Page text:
May 25, 2018—The Uber self-driving test vehicle that struck and killed an Arizona pedestrian in March was operating with its automatic braking system disabled, reported Fox Business.
A report published by the National Transportation Safety Board cited Uber in saying that emergency braking is not enabled when a car is under computer control to reduce the potential for erratic vehicle behavior, according to the report.
According to a federal investigation report, at 1.3 seconds before impact, the self-driving system determined that an emergency braking maneuver was needed but the system is not designed to alert the driver.
The operator of the vehicle hit the brakes less than a second after impact, and the vehicle's speed was 39 mph, according to NTSB.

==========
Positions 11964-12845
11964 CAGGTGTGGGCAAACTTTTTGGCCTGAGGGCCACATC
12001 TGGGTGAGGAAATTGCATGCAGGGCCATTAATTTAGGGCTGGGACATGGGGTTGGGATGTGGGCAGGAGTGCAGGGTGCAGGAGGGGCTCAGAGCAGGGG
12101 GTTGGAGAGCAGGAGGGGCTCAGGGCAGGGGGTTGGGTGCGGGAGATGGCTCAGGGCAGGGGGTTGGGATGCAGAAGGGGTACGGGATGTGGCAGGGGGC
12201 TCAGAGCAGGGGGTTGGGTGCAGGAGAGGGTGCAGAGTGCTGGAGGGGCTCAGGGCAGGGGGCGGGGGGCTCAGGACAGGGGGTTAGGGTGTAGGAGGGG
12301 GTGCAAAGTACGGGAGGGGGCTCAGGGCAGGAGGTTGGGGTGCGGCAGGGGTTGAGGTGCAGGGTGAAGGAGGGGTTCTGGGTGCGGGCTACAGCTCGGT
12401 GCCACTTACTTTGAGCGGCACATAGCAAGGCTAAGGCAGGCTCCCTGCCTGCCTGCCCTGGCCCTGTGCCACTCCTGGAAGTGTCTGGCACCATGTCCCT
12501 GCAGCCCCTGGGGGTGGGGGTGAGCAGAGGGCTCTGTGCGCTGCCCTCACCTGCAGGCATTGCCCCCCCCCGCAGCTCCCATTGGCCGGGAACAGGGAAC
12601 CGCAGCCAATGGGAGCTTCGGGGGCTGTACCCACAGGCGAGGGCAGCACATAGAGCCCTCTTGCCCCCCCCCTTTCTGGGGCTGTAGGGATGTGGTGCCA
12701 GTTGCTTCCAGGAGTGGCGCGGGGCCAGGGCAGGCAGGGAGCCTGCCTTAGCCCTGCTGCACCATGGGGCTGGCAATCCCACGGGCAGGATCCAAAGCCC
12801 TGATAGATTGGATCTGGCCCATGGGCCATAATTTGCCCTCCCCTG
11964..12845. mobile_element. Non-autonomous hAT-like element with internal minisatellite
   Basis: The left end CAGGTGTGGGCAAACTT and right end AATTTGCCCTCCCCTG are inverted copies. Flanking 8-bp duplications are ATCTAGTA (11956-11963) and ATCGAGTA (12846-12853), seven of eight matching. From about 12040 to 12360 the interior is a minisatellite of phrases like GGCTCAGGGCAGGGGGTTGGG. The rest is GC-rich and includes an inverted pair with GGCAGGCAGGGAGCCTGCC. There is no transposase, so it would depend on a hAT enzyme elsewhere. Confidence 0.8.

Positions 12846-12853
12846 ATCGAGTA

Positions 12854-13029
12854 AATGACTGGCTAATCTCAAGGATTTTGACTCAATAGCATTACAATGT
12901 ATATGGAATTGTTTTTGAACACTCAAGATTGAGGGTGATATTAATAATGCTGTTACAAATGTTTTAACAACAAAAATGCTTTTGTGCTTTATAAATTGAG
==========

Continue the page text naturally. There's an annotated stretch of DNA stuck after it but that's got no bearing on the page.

The NTSB’s preliminary report, which by its nature does not contain probable cause, states the pedestrian was dressed in dark clothing, did not look in the direction of the vehicle until just before impact, and crossed the road in a section not directly illuminated by lighting. The pedestrian was pushing a bicycle that did not have side reflectors and the front and rear reflectors, along with the forward headlamp, were perpendicular to the path of the oncoming vehicle. The pedestrian entered the roadway from a brick median, where signs facing toward the roadway warn pedestrians to use a crosswalk, which is located 360 feet north of the Mill Avenue crash site. The report also notes the pedestrian’s post-accident toxicology test results were positive for methamphetamine and marijuana.
In its report the NTSB said Uber equipped the test vehicle with a developmental, self-driving system, consisting of forward- and side-facing cameras, radars, Light Detection and Ranging, navigation sensors and a computing and data storage unit integrated into the vehicle.